What Do Azarenka, Del Potro, Djokovic and Murray Have In Common?
The Miami 2009 tennis tournament proved to be very exciting and Victoria Azarenka, Juan Martin Del Potro, Novak Djokovic and Andy Murray did very well here.
What do these great tennis players have in common in their mental game that enabled them such success?
It’s the power of belief.
They all believed (or just started to believe) that they CAN win and beat the higher ranked opponent.
Juan Martin Del Potro Celebrating His First Win Against Nadal
Juan Martin Del Potro Celebrating His First Win Against Nadal (Photo by Al Bello/Getty Images)
Juan Martin Del Potro really believed that he could beat Nadal this time. He played Nadal 4 times before and always lost in straight sets.
When I watched Del Potro in Indian Wells two weeks before when he lost to Nadal 4-6, 2-6, he really didn’t seem to believe he could win.
He seemed intimidated by Nadal, had too much respect for him and really didn’t attack Nadal as he should.
But Del Potro learned something very important from this loss.
He learned that when he plays his own game well, Nadal will not just blast him off the court.
He realized that Nadal is just a human, that he can be neutralized by consistently playing to his backhand, that he can be attacked to the forehand side and will often just defend and that with smart tactics, it is possible to outplay Nadal.
That’s why the Miami match was completely different: Del Potro played the ball. He didn’t play the “big name”. He focused on his game plan and didn’t even falter in the final set tie-break.
This was a big break-through in Del Potro’s belief and that’s why he won against Nadal and even stretched Murray to 3 sets in the semifinal match.
Victoria Azarenka Couldn’t Believe That She Won Miami Open
Victoria Azarenka Couldn’t Believe That She Won Miami Open (AP Photo/Lynne Sladky)
Victoria Azarenka had a very successful year so far which helped her grow her belief that she can win big matches against big players.
She won in Brisbane, lost to Serena Williams in the R16 of Australian Open (retired after winning the first set!), won in Memphis against Wozniacki, lost to in-form Zvonareva in the semi-finals of the Indian Wells, and eventually ended up in the finals of Miami facing Serena Williams.
Because Azarenka won a set against Serena before, she believed that she COULD win. Unfortunately Serena was injured in the final and really didn’t move well so she didn’t stretch Azarenka to the limit, but still, Azarenka had to play good tennis, stay focused and kept fighting to win the title.
The key for Azarenka was her belief that she CAN win although she didn’t really believe that she WILL win: “I was so nervous, I couldn’t believe I had the match point,” said Azarenka afterwards.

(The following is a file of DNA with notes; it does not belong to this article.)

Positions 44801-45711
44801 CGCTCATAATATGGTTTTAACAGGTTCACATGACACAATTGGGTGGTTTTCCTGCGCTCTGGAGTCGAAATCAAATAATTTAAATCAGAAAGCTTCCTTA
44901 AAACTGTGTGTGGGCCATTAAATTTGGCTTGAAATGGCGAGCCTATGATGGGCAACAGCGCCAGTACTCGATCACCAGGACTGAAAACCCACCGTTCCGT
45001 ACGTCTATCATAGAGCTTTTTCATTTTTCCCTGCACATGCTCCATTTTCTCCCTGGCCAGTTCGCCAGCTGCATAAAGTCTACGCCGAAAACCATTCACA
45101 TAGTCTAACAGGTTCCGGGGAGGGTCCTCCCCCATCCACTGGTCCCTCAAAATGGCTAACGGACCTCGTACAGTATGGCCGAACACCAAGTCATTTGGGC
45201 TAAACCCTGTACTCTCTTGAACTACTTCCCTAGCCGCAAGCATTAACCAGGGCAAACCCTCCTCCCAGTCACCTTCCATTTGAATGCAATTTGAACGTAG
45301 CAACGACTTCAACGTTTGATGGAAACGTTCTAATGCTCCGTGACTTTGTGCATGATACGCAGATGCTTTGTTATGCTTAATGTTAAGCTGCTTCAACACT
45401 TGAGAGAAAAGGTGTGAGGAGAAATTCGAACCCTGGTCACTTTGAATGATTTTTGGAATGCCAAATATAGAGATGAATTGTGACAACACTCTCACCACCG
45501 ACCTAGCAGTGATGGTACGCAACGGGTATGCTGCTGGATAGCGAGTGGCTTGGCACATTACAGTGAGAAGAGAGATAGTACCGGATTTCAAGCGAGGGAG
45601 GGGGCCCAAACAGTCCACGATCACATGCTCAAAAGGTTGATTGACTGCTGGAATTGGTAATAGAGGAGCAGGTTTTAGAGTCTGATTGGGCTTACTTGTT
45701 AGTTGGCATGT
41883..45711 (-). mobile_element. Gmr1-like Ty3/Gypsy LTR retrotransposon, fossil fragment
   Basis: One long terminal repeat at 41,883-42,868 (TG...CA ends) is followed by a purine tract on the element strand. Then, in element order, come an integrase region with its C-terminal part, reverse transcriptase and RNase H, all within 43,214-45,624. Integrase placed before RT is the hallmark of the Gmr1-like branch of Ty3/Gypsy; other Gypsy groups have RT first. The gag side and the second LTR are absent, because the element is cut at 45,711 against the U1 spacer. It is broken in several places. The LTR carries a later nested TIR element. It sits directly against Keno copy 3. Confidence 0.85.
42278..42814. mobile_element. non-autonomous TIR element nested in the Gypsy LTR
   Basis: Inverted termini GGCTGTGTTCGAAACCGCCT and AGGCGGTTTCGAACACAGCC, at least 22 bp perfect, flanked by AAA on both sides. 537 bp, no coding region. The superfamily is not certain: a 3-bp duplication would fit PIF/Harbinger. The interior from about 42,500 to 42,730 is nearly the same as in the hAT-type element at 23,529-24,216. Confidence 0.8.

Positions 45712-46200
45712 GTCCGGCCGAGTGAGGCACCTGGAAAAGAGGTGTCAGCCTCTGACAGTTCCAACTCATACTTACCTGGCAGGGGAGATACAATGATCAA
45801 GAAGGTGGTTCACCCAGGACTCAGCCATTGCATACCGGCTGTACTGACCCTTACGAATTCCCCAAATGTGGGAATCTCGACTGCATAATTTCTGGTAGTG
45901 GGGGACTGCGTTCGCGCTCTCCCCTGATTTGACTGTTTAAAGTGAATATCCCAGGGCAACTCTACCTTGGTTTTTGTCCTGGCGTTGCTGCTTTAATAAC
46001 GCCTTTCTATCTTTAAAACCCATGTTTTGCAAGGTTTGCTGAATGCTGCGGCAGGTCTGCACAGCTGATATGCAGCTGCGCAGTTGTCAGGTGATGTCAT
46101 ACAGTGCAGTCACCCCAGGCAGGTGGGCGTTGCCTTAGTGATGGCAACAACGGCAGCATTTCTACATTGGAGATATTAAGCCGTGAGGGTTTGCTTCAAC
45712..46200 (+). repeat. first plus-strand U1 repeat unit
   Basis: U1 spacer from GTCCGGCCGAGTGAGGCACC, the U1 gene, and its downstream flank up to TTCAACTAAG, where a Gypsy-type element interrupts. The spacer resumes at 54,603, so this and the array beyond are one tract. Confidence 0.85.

Novak Djokovic scored another big win against Roger Federer in the semi finals and Novak definitely believed that he COULD win.
Although his season so far was not really stellar, he did play good tennis and knew that Federer is beatable. Roger Federer hasn’t won a tournament in 2009 and Murray and Nadal showed exactly what tactics works against Roger.
Did Novak believe he WILL win? No, but he surely believed that he COULD win based on his prevoius 2 wins against Federer and based on Federer’s form.
Andy Murray had a great season so far; he won in Qatar (beat Federer in semi finals), lost to in-form Verdasco at Australian Open, beat Nadal in Rotterdam final, lost to Nadal in finals of Indian Wells (didn’t cope well with the wind but still made great result, beating Federer again) and eventually reached the finals in Miami.
Did Murray believe he COULD win against Djokovic? Definitely. He has beaten both #1 Nadal and #2 Federer this year and knew that Djokovic hasn’t had such a great year.
IN fact, when Andy finally won the Miami Open, he didn’t really look very suprised or shocked like Azarenka did. He almost expected to win and that calmness and the power of believing enabled him to play best tennis when he needed to.
What can you learn and apply to your game from these great champions?
It’s important that you don’t fall into the trap of forcing yourself to believe that you WILL win. That’s unrealistic and causes anxiety in you.
Telling yourself that you WILL win is not the key to confidence and calm approach to the match. Because as soon as the score turns in favor of your opponent, your belief will look to be proven wrong and you’ll start to lose confidence.
The belief that you WILL win is based on uncertainty and that’s why it starts to break down when things don’t go your way.
The right way to approach the match is believing that you CAN win. This belief is often formed after you have lost a few matches (or just one) with a higher ranked player and you realized that they are just human and that they have weaknesses too.
The belief that you CAN win is based on certainty (of course, if you play someone in your league) – a realistic possibility that you have the chance of winning since tennis as all other sports is not certain. So if your (even higher ranked) opponent is NOT certain that he / she will win, then there is a realistic possibility that you can win.
In other words, it is certainly possible that you can win and this belief will not be broken so easily even when things don’t go your way.
Based on all this, check the video below of Roger Federer below and share your thoughts on what Federer’s beliefs are right now and what he needs to do to at least get even with Nadal, Murray and Djokovic.